Stocks crept higher on Thursday following their weakest quarter in a year, while higher Treasury yields supported the dollar, as investors parsed the details of a $2 trillion Biden’s spending plan and hoped for strong jobs data later in the week.
MSCI’s broadest index of Asia-Pacific shares outside Japan rose 0.6% after a modest drop on Wednesday. Japan’s Nikkei rose 1.3% as a survey showed big manufacturers’ mood bouncing back to pre-pandemic levels.
Ten-year U.S. Treasuries, which had suffered their biggest selloff in a dozen years last quarter, remained under pressure and yields crept as high as 1.753%, while the dollar stood just shy of a one-year peak on the yen at 110.685.
On the heels of a $1.9 trillion pandemic relief package, President Joe Biden on Wednesday outlined a broad plan to re-make the world’s biggest economy including spending on roads, railways, broadband, clean energy and semiconductor manufacture.
“We’ll probably see more spending power from the stimulus than drag from the (accompanying) taxes,” said Jun Bei Liu, portfolio manager at Tribeca Investment Partners in Sydney.
“And if anything the higher taxes probably limit future inflationary pressure, and in a strange way might even help bond yields to stabilise where they are.”
It is not clear if the plan could clear Congress, since it has had an icy reception from Republicans, however, the breadth of the proposed spending did help draw investors back to technology shares overnight, and the Nasdaq rose 1.5%. (NDX)
Biden’s plan includes a $174 billion investment in electric vehicles, and Tesla (NASDAQ:TSLA) led gains with a 5% jump, while Apple (NASDAQ:AAPL) rose 1.9% and Microsoft (NASDAQ:MSFT) lifted 1.7%.
“We’re just seeing a bit of momentum in people picking up some of the left-behind sectors, which is growth, and that will flow through into Asia.”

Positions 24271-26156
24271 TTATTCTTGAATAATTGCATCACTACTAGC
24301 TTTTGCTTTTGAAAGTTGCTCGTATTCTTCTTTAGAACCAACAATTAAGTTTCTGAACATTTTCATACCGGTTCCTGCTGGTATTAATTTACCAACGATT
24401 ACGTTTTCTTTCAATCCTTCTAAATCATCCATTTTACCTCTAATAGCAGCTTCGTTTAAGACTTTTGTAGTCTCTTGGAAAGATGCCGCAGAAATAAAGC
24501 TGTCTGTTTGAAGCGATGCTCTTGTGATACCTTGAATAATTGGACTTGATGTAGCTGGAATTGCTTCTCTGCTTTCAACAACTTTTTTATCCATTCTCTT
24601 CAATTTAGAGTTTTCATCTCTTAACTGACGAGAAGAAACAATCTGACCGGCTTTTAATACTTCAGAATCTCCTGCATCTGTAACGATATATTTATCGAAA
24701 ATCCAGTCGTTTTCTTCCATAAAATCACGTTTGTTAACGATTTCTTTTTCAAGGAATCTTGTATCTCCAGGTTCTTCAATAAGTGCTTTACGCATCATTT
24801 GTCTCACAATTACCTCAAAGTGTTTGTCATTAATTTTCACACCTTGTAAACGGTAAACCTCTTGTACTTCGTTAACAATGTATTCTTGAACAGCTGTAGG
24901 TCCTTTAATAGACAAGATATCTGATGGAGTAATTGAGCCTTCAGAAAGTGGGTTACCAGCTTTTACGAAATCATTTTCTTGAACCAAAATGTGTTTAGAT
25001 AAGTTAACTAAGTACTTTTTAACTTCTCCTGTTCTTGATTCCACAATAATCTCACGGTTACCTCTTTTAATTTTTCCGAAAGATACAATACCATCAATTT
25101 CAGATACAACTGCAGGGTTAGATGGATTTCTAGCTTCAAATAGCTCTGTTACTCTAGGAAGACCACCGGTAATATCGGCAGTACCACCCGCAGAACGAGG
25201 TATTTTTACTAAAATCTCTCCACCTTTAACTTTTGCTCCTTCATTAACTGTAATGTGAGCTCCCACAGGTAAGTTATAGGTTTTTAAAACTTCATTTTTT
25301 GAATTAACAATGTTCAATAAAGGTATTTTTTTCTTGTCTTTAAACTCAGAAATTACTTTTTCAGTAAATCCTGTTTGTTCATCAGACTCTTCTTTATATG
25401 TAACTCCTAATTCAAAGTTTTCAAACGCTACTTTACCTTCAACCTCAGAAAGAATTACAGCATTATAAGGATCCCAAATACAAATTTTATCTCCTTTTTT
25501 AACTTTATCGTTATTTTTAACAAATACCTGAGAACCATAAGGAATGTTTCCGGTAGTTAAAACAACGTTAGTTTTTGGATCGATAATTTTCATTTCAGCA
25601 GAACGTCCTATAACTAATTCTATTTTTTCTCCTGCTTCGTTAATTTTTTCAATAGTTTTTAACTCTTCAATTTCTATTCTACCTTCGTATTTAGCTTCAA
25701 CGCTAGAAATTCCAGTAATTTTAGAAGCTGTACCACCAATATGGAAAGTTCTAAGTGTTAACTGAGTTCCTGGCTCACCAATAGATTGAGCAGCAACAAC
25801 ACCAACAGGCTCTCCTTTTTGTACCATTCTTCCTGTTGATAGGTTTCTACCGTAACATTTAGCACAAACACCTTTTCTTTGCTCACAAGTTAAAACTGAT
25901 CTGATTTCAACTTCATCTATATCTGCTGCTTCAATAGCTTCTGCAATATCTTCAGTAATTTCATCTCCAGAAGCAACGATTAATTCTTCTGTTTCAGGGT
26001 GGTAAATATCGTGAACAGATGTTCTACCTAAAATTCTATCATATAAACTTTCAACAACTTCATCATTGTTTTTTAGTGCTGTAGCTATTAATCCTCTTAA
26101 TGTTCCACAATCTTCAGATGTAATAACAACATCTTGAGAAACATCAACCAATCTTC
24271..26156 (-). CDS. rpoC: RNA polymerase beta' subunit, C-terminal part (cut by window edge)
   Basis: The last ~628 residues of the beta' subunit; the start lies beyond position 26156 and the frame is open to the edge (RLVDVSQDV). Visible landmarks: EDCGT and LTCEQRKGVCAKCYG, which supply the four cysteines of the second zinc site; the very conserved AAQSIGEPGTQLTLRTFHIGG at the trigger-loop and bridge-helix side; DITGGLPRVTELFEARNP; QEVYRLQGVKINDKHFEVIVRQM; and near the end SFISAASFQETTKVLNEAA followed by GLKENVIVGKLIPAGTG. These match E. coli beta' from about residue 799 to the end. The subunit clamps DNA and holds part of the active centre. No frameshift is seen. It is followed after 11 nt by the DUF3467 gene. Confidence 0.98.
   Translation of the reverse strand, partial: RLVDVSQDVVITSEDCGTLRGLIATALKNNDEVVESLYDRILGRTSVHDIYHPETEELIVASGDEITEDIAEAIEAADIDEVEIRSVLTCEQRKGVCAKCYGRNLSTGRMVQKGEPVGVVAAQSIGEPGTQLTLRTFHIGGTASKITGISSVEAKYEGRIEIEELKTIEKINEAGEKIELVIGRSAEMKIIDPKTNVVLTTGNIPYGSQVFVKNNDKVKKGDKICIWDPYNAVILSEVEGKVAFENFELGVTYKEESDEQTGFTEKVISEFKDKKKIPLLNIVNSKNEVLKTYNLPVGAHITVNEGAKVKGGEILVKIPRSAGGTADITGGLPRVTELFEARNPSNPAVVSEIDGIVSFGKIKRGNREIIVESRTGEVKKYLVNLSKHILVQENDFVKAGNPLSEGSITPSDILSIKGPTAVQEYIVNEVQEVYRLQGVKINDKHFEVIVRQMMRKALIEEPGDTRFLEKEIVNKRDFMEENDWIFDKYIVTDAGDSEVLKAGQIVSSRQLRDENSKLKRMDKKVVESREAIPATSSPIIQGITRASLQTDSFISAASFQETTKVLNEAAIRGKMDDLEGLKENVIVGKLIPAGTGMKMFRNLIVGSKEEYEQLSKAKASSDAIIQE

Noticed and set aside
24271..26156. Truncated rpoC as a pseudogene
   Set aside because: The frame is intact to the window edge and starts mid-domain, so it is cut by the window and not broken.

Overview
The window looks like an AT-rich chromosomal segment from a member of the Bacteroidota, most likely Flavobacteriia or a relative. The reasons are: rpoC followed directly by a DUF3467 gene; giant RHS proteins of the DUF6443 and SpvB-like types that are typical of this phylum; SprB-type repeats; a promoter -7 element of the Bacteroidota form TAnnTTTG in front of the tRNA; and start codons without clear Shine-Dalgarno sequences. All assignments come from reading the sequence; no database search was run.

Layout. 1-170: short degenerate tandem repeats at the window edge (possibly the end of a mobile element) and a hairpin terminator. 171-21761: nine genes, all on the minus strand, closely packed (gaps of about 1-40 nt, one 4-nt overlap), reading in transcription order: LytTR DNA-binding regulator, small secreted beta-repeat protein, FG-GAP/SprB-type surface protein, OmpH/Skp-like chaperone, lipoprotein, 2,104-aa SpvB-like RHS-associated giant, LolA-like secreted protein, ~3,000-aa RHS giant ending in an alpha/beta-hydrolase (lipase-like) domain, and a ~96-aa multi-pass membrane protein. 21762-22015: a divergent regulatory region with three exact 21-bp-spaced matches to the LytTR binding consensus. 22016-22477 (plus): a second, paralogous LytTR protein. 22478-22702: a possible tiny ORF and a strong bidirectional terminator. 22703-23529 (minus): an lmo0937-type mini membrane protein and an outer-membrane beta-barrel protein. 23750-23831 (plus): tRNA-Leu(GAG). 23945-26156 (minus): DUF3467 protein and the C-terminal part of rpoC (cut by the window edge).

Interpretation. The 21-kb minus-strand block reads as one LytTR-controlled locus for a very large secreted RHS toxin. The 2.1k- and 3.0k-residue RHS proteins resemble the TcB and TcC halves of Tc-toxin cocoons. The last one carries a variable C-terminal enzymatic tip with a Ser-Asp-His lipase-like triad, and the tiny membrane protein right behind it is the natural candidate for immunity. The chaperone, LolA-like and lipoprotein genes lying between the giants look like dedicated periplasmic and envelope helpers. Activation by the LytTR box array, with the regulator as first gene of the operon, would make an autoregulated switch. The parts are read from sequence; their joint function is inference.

U.S. markets had closed out the quarter with gains – the S&P 500 rose 5.8% and the Dow Jones 7.8% over the three months – however the 4.1% quarterly rise in world stocks was the slowest since the recovery from last March’s meltdown had begun.
This has come with growing concern about hiccups in the vaccine rollout and a fresh wave of coronavirus infections, particularly in Europe where on Wednesday France ordered a third national lockdown.
The euro has been punished as the pandemic turns resurgent on the continent, and was clinging on at $1.1729 in Asia while investors awaited Friday’s U.S. labour market data to assess the growing gap in recoveries astride the Atlantic Ocean.
There are also other signs of fragility in sentiment and rising risk. The flop listing of food delivery company Deliveroo, which fell by nearly a third on debut in London, is a far cry from the frenzy that sent U.S. new-economy names Airbnb and DoorDash soaring on debut last year.
Investors are jittery about the fallout from the fire sale of holdings by stricken asset manager Archegos Capital, which has walloped the stocks involved and shares in some of Archegos’ brokers, Credit Suisse (SIX:CSGN) and Nomura.
Australia’s fastest home-price gains in more than three decades last month also point to some of the side effects of ultra-easy monetary policy, possibly putting pressure on central banks to curtail support sooner than they had planned.
Risk-sensitive currencies and commodities reflected the caution, and the Australian and New Zealand dollars each weakened about 0.2% on Thursday. Crude oil prices nursed overnight losses with Brent futures rebounding about 0.5% to $63.03 a barrel and U.S. crude up 0.6% at $59.52. [O/R]
Gold, which pays no income, was mostly flat after an overnight bounce above $1,700. Even so, it suffered its worst quarter since late 2016 owing to the rise in U.S. yields.